The same form should be observed in rendering accounts for “contingent expenses,” “clerk hire," and other expenses which are transmitted to the Department of State and sent to the Auditor for the State and other Departments.
Dispatches transmitting returns and accounts, or any letter addressed to accounting officers, should also be indorsed on
the first fold with place, date, name, and title of writer, and number of inclosure, thus:
October 1, 189-.
E. A. MERRITT,
Returns and accounts
Number of inclosures,
One letter of transmission with accounts and returns is ordinarily sufficient when they are forwarded together to one address, but any explanation respecting relief of seamen, certified invoices, or matters other than that which relates to the fee and salary account, should form a separate dispatch and be properly indorsed. The titles of inclosures and the form numbers should be given at the foot of the dispatch, and how many of each form are inclosed. Communications on letter paper should be folded in three folds, and those on cap paper in four folds. Note paper should never be used.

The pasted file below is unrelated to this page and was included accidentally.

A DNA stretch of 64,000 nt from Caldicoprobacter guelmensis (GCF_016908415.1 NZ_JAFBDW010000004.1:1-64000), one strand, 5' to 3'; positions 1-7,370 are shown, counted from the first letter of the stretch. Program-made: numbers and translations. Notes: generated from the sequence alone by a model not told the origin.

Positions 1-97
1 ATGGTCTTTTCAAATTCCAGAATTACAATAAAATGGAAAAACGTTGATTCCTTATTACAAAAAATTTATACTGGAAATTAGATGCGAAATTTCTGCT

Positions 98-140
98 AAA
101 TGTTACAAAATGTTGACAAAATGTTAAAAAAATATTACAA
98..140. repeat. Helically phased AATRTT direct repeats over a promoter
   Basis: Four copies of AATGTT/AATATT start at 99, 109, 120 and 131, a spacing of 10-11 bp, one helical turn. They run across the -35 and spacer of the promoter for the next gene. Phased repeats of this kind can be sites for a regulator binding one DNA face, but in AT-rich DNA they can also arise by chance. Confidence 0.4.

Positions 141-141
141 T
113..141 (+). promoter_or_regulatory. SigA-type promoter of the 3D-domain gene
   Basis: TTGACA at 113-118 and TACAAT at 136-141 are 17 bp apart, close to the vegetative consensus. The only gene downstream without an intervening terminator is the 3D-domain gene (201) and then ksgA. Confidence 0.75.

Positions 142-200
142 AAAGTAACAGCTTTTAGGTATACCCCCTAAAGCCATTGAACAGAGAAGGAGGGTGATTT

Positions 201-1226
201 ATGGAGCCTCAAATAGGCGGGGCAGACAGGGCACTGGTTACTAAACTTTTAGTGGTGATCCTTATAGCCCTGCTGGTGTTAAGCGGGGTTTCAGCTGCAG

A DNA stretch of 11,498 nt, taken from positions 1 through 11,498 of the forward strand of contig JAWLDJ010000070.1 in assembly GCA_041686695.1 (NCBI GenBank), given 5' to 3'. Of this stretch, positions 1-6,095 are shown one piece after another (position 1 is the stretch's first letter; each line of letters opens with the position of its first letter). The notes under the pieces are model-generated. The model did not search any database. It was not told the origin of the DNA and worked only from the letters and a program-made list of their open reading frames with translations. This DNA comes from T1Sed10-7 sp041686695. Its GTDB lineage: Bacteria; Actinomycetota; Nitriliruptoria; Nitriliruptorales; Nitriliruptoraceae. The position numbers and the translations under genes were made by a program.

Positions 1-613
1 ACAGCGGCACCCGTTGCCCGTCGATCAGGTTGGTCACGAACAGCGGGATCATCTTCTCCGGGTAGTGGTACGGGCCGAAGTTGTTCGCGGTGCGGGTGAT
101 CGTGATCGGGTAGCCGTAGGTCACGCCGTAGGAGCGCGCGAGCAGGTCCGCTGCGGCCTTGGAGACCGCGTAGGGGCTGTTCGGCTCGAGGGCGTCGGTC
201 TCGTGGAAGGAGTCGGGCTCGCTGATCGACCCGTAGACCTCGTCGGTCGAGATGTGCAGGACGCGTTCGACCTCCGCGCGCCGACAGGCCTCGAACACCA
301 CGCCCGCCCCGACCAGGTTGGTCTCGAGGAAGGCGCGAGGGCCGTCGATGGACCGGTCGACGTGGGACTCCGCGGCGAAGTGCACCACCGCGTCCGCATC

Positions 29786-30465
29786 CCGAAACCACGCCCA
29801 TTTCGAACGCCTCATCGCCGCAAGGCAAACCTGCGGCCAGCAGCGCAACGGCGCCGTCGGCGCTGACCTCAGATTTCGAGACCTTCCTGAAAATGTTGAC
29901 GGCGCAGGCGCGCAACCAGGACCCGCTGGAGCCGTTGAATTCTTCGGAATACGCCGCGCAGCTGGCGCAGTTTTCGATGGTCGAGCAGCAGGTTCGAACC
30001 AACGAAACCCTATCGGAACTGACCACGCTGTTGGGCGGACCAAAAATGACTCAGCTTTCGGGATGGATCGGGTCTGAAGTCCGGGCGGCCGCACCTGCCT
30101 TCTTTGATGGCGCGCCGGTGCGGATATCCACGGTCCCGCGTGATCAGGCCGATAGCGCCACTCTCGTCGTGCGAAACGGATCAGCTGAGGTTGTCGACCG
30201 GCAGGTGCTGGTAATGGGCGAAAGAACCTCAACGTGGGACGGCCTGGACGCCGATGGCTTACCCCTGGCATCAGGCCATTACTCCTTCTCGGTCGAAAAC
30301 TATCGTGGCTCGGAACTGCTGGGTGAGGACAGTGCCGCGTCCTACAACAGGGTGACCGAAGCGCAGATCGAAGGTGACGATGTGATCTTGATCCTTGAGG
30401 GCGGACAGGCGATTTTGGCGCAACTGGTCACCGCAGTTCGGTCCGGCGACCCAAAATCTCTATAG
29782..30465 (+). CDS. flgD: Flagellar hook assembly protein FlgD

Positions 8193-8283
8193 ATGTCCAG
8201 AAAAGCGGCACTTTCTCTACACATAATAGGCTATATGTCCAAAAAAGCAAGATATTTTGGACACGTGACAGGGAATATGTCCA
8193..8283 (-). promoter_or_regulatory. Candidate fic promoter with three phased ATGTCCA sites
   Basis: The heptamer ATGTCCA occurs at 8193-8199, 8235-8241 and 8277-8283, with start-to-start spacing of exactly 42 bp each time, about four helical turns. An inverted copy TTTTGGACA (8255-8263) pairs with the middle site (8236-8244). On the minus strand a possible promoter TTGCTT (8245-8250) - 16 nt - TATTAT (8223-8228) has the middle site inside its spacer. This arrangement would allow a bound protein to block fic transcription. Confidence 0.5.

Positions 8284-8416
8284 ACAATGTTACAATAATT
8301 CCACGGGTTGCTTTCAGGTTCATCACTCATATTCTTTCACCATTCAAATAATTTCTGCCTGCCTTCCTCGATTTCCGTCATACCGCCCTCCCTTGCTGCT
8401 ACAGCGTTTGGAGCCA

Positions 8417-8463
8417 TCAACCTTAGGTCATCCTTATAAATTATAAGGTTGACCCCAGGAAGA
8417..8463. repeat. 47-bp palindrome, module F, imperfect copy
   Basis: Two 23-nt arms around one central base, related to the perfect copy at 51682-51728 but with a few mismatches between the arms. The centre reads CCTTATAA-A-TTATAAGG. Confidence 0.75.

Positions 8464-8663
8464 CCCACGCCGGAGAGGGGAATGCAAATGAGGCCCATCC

The above instructions, it must be distinctly understood, apply only to correspondence and accounts and returns to be transmitted to the Treasury Department. Dispatches covering accounts and returns for the Department of State must be prepared in accordance with instructions contained in paragraphs 117 and120.
CONSULAR REPORTS. 589. Subjects of consular reports.-Consular officers are expected to prepare, from time to time, reports upon the industrial and commercial interests of their districts for publication in the monthly and special Consular Reports and the annual volume, Commercial Relations. Among the subjects which should specially engage their attention are: